PREST: 'Everesting' has reached even greater heights during COVID-19

Great news for all of you who enjoy spending entire days going up hills but are less interested in walking past fields of frozen human waste and dead bodies.

This year’s hottest pandemic fitness trend involves most of the fun of scaling Mount Everest without actually having to go to the Himalayas and climbing to the top of the largest mountain in the world.

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“Everesting” is the COVID-19 craze that is keeping fitness fanatics racing even while gyms and events are shut down. It involves finding a local mountain or hill or whatever and cycling up it over and over and over again until you’ve matched the elevation gain it would take to scale Mount Everest.

On the surface, it sounds like an absolutely terrible idea. But, let’s compare it to the actual act of climbing Mount Everest and see which one comes out on top.

I’ve never quite understood the appeal of climbing Mount Everest. No doubt there are people out there for whom these types of conquests are of vital importance, driven by the elusive bucket list goal of literally standing on top of the world. “Get busy living or get busy dying,” they’d say.

But about that dying. They call the final 3,000 feet of the Mount Everest climb the “death zone,” and there is seemingly a good reason for it. They say the air is so thin up there, so lacking in oxygen, that each breath you take sucks a little more life out of you.

This seems like a rather odd setup for those of us accustomed to the more traditional process of taking breaths to sustain life. Some people near the top of Everest get deprived of oxygen, get lethargic and bummed out, and then just sit down on the side of the mountain and never get up again. Now I don’t know about you, but if I spent around $100,000 dollars to go on some extreme adventure and then just ended up sitting down and dying, I’d feel like a real Goomba.

Reportedly around 300 people have died climbing Mount Everest, and more than half of them just get left up there because no one has the strength to haul a carcass out of the death zone.

And what about the poo!?! Some observers estimate that more than 25,000 pounds of human waste are dumped on the slopes of Everest every year, prompting a mountaineer to quip in a Washington Post op-ed that the peak of Everest had become a “fecal time bomb.” A 2013 article in National Geographic described “pyramids of human excrement befouling the high camps” of the mountain. Talk about a bucket list!

There is some evidence too that scaling Everest is not the exclusive opportunity it once was. In recent years, climbers have come down the mountain to report there were long lineups at the summit as climbers waited for their chance to stand on the peak for 20 minutes.

Disneyland, with a death zone!

Now we have Everesting, which includes much of the pain of climbing Everest without all the poo. The basic plan is you pick any hill and go up and down it on your bike until you reach 29,029 feet of climbing. To make it legit you do it in one shot – no sleeping – and you can have food and moral support on your ride, but all of the motion must happen under your own power.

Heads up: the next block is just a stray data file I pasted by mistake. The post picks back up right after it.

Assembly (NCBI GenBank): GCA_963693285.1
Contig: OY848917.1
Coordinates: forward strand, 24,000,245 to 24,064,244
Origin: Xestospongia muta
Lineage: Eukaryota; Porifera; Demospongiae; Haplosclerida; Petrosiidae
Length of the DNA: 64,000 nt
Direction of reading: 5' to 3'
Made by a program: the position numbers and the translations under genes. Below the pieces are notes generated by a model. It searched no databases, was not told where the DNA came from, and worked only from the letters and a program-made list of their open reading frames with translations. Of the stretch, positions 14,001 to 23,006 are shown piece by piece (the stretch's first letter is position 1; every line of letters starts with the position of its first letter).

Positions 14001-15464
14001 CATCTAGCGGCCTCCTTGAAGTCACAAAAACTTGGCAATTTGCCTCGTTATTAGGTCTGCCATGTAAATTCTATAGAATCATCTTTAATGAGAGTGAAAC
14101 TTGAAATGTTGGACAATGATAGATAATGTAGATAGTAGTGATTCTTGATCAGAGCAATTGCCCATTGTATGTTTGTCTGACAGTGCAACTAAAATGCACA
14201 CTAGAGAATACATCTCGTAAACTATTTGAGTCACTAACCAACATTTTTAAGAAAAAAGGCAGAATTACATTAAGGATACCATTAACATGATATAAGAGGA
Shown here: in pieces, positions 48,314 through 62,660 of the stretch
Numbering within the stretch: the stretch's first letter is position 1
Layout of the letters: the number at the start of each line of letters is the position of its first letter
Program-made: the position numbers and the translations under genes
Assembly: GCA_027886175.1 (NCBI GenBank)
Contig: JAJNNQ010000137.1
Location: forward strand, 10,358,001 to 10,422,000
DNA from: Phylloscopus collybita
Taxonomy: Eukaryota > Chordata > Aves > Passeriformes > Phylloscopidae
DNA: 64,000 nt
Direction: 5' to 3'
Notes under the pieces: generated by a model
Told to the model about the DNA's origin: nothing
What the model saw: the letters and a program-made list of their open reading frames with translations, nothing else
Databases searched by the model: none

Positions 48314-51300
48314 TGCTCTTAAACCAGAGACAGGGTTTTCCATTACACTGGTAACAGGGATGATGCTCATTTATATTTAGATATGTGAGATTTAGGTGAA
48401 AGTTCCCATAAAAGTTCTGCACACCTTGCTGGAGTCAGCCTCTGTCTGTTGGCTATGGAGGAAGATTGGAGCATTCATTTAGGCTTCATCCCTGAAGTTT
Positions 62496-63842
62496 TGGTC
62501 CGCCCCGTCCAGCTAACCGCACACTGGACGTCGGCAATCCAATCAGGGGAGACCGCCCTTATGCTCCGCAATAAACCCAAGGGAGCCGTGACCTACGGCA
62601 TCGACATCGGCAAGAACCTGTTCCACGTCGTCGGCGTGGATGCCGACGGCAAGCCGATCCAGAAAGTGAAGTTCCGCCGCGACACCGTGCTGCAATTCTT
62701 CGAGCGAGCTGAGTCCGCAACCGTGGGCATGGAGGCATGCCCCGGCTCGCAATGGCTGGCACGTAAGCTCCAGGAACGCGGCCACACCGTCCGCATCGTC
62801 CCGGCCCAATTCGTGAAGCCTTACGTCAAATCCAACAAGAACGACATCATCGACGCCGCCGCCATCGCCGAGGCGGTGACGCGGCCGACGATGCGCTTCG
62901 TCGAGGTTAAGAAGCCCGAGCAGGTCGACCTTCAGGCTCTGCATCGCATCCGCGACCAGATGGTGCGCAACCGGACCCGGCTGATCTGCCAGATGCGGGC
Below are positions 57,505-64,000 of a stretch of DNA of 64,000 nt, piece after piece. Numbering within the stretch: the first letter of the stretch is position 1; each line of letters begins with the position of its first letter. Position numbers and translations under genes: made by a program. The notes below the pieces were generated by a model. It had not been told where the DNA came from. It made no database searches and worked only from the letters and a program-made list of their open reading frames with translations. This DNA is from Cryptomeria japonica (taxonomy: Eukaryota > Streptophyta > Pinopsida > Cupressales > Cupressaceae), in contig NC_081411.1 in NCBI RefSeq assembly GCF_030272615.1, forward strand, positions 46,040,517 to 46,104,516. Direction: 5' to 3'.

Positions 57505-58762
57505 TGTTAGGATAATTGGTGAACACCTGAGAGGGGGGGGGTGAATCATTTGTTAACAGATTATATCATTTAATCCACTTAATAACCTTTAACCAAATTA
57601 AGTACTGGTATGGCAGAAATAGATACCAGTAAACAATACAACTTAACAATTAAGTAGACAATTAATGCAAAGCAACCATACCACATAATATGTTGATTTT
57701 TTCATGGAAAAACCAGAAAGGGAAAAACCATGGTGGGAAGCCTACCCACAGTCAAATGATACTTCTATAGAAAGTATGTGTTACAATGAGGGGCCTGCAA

The concept has been around since 2014 but has exploded in popularity under the restrictions of COVID-19, helped along by a feature which ran in the New York Times a few weeks ago. The Times piece was written by Alec Jacobson, who gave a first-hand account of Everesting Mount Seymour right here in North Vancouver.

“The feat is a contrived festival of suffering that plays out on a climb of no real significance and often little beauty,” Jacobson wrote. Wow, where do I sign up? Hell?

The North Shore with its well-heeled (and well-thighed) population is a perfect target group for a challenge such as this, and the mountains are right there for the climbing.  

My work email inbox is filling up with Everesting tales that I haven’t had a chance yet to tell. There was the New West cop who rode Seymour from dusk to dawn for charity, a North Vancouverite who put her own twist on the feat by turning it into a double Everest run completed in one week, and a New Zealander who spent 24 hours mountain biking up and down Fromme to push past the Everest height. His entertaining tale shares some of the fun of the actual Everest due to stomach troubles near the end of his ride.

“In hindsight, eating 1.15 kilograms of potatoes in 12 hours was a bad idea,” he writes.

But is Everesting a bad idea? For me that’s a hard yes, but for many others it seems to be the goal that keeps them moving in these troubled times.

Maybe things have flipped in the summer of 2020. Maybe it is worth it to go searching for solace at the top of a mountain when everything down below is now the death zone.

If you’ve gotta go, then go. But please, try to make sure your route has a bathroom.

Andy Prest is sports editor for the North Shore News. His humour/lifestyle column runs biweekly. aprest@nsnews.com

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